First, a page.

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Analysis: Why Biden is unlikely to find much political relief abroad in 2022

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The United States is facing at least two possible national security crises that could erupt in the near future. First, you must try to avoid a possible invasion Ukraine for Russia in what would be The most daring offer in Moscow still to reshape the post-Cold War order. And unless talks bear fruit soon, Iran could reach the threshold of being a nuclear weapon power and leave Biden with an unbearable choice to respond with military action that could lead the United States back to a conflagration. of the Middle East.
As serious as each situation may be, both are somehow a distraction from the enigma of 21st century U.S. foreign policy: how to manage a China increasingly powerful and aggressive. The intense diplomatic and military attention that Washington should devote to a confrontation with Iran or Russia would delight Beijing, after its rise to prominence coincided with the American screens in Iraq and Afghanistan.
Of course, a restless world could present Biden with unexpected problems. For example, no president, possibly since Bill Clinton in the 1990s, has thwarted North Korea’s nuclear march. And the Stalinist state, commemorating 10 years under a volatile dictator Kim Jong Un, is advancing with missiles that could drop its nuclear bombs on American soil.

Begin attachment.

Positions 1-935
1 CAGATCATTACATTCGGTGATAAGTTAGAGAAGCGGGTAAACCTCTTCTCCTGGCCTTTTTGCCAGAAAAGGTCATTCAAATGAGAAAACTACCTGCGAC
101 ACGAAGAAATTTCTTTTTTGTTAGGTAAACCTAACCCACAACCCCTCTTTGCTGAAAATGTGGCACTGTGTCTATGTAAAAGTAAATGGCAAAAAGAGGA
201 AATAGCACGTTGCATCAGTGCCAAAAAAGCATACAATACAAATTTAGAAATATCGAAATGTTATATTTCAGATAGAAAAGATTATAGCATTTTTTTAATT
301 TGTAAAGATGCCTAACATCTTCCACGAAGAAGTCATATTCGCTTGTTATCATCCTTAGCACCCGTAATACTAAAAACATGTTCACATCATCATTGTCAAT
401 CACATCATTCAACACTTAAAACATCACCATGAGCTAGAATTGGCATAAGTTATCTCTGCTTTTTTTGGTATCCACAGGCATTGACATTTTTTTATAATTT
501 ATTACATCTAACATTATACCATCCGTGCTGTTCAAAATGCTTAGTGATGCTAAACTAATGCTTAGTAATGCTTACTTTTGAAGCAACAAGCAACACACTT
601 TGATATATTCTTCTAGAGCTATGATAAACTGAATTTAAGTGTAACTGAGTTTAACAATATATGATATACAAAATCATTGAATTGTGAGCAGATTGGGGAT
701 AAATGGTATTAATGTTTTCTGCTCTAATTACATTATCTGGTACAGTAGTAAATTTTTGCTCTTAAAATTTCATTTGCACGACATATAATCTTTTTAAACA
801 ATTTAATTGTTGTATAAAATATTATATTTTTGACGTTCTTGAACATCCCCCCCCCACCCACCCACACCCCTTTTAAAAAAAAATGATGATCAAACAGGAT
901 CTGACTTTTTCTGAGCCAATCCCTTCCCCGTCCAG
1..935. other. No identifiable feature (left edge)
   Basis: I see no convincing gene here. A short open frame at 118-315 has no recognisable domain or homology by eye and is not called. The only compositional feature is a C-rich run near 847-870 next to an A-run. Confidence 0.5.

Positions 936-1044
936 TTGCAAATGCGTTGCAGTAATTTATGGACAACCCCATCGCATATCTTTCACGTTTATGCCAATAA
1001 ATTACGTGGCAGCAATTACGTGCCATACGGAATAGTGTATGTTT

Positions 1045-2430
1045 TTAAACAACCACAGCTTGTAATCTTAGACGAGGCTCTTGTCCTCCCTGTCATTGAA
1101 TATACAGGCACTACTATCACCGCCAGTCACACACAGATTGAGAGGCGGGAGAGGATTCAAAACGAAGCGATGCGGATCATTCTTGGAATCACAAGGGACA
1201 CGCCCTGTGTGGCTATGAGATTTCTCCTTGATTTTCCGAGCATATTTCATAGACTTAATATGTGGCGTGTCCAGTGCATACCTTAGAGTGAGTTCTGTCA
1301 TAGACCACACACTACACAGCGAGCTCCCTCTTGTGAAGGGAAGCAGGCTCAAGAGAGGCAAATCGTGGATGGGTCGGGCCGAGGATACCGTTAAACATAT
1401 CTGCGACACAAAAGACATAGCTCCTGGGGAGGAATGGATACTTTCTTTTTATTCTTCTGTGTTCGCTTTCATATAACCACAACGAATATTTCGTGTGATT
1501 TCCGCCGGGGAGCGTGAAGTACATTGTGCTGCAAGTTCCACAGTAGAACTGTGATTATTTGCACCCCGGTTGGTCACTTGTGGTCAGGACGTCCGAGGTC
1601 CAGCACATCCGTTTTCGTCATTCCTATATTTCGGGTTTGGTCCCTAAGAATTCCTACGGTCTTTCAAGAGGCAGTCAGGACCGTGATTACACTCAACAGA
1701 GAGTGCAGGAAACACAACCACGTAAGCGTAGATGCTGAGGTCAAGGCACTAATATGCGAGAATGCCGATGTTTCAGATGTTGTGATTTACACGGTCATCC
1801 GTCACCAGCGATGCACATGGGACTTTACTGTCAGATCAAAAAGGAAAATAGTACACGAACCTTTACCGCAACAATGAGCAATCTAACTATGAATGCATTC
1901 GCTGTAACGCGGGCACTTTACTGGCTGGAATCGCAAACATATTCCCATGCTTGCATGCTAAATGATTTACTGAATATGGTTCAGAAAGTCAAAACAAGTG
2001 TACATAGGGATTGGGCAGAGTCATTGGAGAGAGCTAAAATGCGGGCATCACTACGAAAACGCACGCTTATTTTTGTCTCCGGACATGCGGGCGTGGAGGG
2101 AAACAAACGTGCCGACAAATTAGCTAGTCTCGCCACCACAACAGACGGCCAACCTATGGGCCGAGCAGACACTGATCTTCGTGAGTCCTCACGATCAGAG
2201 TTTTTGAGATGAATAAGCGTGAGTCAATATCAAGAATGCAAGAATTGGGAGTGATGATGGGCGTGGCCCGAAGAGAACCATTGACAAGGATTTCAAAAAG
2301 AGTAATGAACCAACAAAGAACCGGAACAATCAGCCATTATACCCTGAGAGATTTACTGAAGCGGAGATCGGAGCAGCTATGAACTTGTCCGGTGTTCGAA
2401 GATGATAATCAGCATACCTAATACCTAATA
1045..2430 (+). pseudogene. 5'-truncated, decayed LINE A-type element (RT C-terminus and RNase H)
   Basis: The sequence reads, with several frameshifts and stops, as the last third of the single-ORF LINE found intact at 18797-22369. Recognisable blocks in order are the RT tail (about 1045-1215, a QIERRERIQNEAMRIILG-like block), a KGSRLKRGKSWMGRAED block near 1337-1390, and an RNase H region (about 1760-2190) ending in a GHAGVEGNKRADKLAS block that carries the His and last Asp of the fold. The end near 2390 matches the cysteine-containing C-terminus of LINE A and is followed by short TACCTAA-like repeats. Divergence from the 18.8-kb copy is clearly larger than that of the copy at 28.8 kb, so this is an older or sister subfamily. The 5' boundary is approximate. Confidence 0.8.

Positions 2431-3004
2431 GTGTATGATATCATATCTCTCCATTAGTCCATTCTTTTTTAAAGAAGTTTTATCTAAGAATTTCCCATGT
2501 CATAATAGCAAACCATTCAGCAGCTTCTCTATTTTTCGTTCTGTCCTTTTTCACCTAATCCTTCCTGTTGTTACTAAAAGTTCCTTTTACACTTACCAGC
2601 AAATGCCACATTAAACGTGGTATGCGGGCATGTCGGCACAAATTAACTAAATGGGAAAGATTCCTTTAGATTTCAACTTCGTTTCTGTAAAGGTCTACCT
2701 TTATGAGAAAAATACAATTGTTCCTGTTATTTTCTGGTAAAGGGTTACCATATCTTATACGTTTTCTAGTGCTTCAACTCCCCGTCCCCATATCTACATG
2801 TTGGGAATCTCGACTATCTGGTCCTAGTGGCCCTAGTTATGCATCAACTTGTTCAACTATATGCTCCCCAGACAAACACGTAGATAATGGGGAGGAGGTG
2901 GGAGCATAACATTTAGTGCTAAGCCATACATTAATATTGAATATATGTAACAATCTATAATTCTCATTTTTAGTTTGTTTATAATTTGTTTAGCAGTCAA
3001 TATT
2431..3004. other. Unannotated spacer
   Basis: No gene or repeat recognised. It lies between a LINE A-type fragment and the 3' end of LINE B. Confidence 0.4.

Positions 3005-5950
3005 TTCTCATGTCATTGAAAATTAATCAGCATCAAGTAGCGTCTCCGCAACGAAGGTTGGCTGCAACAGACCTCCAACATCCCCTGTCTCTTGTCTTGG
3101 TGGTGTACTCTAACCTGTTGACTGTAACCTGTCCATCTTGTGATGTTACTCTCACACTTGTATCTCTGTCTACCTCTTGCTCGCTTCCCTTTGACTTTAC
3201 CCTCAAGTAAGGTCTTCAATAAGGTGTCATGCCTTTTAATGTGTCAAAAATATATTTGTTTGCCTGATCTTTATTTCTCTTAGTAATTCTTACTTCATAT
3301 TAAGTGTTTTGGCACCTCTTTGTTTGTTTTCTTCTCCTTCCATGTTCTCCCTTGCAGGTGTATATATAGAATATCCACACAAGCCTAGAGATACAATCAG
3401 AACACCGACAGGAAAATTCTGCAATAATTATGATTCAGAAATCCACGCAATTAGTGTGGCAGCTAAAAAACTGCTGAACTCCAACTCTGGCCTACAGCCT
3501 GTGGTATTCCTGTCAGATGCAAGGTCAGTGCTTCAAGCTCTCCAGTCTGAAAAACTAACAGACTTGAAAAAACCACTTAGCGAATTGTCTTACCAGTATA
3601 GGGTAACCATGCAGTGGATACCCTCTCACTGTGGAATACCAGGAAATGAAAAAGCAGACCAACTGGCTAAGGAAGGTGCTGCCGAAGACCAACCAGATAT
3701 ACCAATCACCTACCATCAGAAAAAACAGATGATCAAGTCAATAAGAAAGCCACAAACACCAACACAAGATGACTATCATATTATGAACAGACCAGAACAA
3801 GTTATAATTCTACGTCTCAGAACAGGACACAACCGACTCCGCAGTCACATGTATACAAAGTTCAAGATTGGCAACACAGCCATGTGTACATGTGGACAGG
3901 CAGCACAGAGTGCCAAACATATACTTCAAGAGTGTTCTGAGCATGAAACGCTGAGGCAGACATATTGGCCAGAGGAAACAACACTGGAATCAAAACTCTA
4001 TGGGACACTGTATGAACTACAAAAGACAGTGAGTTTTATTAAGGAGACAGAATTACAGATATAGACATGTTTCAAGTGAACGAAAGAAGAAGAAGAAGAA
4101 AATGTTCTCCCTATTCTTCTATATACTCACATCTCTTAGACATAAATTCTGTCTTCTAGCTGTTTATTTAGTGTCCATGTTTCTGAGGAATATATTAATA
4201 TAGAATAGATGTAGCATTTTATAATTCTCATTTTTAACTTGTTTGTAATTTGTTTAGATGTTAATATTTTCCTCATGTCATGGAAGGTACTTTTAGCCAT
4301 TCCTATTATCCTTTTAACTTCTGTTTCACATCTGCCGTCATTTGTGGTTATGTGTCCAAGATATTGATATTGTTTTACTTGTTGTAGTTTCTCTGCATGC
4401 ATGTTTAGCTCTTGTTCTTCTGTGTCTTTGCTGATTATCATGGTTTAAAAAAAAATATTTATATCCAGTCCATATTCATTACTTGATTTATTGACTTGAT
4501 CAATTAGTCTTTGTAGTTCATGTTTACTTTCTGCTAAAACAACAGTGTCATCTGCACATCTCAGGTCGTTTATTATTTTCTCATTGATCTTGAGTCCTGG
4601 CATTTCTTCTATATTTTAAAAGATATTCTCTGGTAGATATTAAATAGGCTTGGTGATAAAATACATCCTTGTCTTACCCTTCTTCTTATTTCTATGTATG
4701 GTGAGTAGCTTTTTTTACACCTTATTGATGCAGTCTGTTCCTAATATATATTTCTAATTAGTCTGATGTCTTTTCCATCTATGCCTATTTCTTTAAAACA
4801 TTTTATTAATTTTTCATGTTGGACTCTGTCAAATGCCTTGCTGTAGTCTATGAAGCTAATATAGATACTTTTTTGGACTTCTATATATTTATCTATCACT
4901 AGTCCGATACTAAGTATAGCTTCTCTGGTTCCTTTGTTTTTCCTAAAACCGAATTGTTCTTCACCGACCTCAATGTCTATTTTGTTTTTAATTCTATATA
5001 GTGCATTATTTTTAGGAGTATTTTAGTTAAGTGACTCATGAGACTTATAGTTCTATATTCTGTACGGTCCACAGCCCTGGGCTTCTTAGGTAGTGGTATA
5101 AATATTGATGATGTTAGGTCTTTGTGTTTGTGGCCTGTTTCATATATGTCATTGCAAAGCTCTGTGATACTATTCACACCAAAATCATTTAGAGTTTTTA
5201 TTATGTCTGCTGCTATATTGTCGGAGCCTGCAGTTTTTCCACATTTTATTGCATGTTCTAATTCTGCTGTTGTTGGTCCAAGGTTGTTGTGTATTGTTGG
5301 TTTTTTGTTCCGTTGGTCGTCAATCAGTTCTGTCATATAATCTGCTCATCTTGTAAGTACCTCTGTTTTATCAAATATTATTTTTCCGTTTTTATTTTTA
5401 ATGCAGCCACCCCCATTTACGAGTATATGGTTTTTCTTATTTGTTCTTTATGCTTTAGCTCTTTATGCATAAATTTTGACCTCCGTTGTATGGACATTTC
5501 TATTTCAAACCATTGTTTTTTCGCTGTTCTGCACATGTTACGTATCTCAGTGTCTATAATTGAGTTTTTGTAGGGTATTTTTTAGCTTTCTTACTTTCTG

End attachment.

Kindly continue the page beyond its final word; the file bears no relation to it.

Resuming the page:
But Pyongyang is not the only one to challenge the US. Biden’s political fortunes at home have been partly eroded by rising gasoline prices following his failure to persuade major Gulf oil producers to pump more crude. Meanwhile, the pandemic threatens to cause more overseas disruptions that could affect U.S. national security. And the rise of Omicron could once again hamper global supply chains, raising inflation that threatens Biden Democrats to midterm elections next year.

Not all has been bad news for the president, a former chairman of the Senate Foreign Relations Committee who boasted of his election campaign. There was some diplomatic skill in his first year in office. Declaring “America is back,” Biden calmed allies wounded by the outbursts and insults of former President Donald Trump. He has persuaded Western governments to devise a discouraging package of punishments for Russia to dissuade it from breaking Ukraine’s borders, and is offering security talks in Moscow in a long-term attempt to ease tensions. Earlier last year, it seemed to convince Russian President Vladimir Putin after a previous build-up in Ukraine. And while Trump has re-established the U.S.’s stance on a confrontational stance toward China, Biden has done better in getting U.S. allies in Europe and the Pacific to support U.S. strategy.

But his diplomacy has yet to change the nationalist and expansionist path of President Xi Jinping, after crushing Hong Kongthe remaining democracy and growing fears that it will eventually try to reunite Taiwan with the mainland by force, a move that could suck the United States into a disastrous war with its Asian rival.